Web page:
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The Big City Urban Sprawl As a Way To Save Trees
January 22, 2000

By JOHN TIERNEY 

IF you are a lover of wilderness, you may have a hard time appreciating the ecological beauty of Co-op City. You probably have a hard time imagining Donald Trump as a savior of species, or seeing Ben and Jerry as environmental menaces.

But you might reconsider after reading Peter Huber's new paean to nature, ''Hard Green: Saving the Environment from the Environmentalists'' ( Basic Books ). If your highest priority is to save the wilderness and preserve species, Dr. Huber argues, you have to move people off the land and pack them into cities.

''It is greener to live in Trump Tower than on a 40-acre farm in Vermont,'' said Dr. Huber, a former professor of engineering at the Massachusetts Institute of Technology who is now a senior fellow at the Manhattan Institute, a conservative research organization. ''The only way to save the wilderness is reduce the human footprint on the land by living vertically instead of horizontally.''

Dr. Huber calls himself a Hard Green to distinguish himself from mainstream environmentalists. He shares their desire for bigger national parks, but he thinks they're unwittingly hurting their own cause. ''If we followed the Soft Greens' policies for renewable energy and agriculture,'' Dr. Huber said, ''most of New York State would have to be covered with organic farms and solar cells in order to support New York City. To live vertically, you need food from compact high-yield farms and fuels from below the surface.''

Vast forests in New York and other states were felled by pioneers, the original organic farmers, to feed their families and their livestock. More than a quarter of the farmland was devoted to turning solar energy into the renewable fuel powering their transportation system: the grasses and grains eaten by horses.

But in recent decades, many of those fields have reverted to wilderness because they are no longer needed to grow food or fuel. Over the past quarter-century, Dr. Huber estimates, the country has gained 70 million acres of wilderness, more than all the land occupied by cities, suburbs, roads and any other kind of development.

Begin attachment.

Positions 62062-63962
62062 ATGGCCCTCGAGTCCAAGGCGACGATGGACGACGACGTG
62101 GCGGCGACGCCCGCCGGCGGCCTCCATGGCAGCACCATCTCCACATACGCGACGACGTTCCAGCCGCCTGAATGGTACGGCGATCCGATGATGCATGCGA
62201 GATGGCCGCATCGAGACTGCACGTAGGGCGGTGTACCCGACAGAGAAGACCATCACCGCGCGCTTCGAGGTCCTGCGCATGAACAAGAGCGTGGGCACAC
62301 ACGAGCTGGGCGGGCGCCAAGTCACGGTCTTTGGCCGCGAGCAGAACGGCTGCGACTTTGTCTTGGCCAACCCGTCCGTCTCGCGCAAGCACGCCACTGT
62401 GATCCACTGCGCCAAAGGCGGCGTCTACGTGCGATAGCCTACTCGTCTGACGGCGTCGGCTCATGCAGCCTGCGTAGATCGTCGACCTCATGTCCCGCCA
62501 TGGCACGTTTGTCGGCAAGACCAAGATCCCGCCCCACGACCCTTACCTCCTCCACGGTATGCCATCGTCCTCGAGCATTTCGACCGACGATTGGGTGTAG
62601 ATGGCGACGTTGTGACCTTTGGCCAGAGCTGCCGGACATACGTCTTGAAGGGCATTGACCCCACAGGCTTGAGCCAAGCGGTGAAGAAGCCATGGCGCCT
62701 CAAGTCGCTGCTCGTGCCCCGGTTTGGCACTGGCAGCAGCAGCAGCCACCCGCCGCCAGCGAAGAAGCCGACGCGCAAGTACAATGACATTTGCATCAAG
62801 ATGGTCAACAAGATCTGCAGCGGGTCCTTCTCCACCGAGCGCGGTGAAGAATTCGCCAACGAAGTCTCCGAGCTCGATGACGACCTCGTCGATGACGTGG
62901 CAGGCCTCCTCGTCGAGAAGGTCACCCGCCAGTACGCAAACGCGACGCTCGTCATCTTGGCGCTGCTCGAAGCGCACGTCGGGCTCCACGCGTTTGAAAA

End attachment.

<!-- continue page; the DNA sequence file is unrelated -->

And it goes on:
Where Soft Greens see ''urban sprawl'' destroying the countryside, Dr. Huber sees cities absorbing the farmers who once destroyed the wilderness. ''It's true that we lose a little green space at the edge of cities as suburbs grow,'' Dr. Huber said, ''but that loss is more than offset by all the wilderness gained from the farms abandoned farther away.'' You might think of New York City and its suburbs as the antidote to rural sprawl.

WHERE Soft Greens fret about the risks from factory farms and pesticides and genetically engineered plants, Dr. Huber exults in the land saved by new technologies. ''If you care about the open range, you should recoil from free-range chicken on the menu,'' Dr. Huber said. ''You should prefer chickens living in the agribusiness equivalent of Trump Tower. If you care about seeing more of the Vermont woods of Robert Frost, you should think twice about eating Ben & Jerry's ice cream.''

Ben & Jerry's prides itself on getting milk from small family farms in Vermont, and it opposes the use of a synthetic growth hormone to increase each cow's output. ''If farmers used that hormone, they wouldn't need so many cows,'' Dr. Huber said, ''so some of the farms could revert to forests. There would also be fewer cows emitting methane, which is one of the most powerful greenhouse gases.''

His argument did not impress Liz Bankowski, the senior director for social mission development at Ben & Jerry's. ''We think the hormone could have negative consequences for the cows,'' she said, ''and we don't want to increase milk production if it puts family farms out of business. Losing small farms is not in the environmental or economic interest of Vermont.''

Dr. Huber acknowledges that Hard Green technologies pose social and environmental problems. ''You have to deal with pollution and other issues,'' he said, ''but the costs are vastly outweighed by the benefits of creating so much new wilderness. You have to keep things in perspective.''

Similarly, he said, Soft Greens ought to keep the big picture in mind when contemplating proposals to stop urban sprawl.

''You may want to stop someone from building new homes near you because the extra crowding reduces your quality of life,'' he said. ''But it's a fraud to confuse your self-interest with what is good for the planet. If you make it harder for people to move to cities and suburbs, they'll end up in places where cougars and eagles could be living.

©2000 The New York Times

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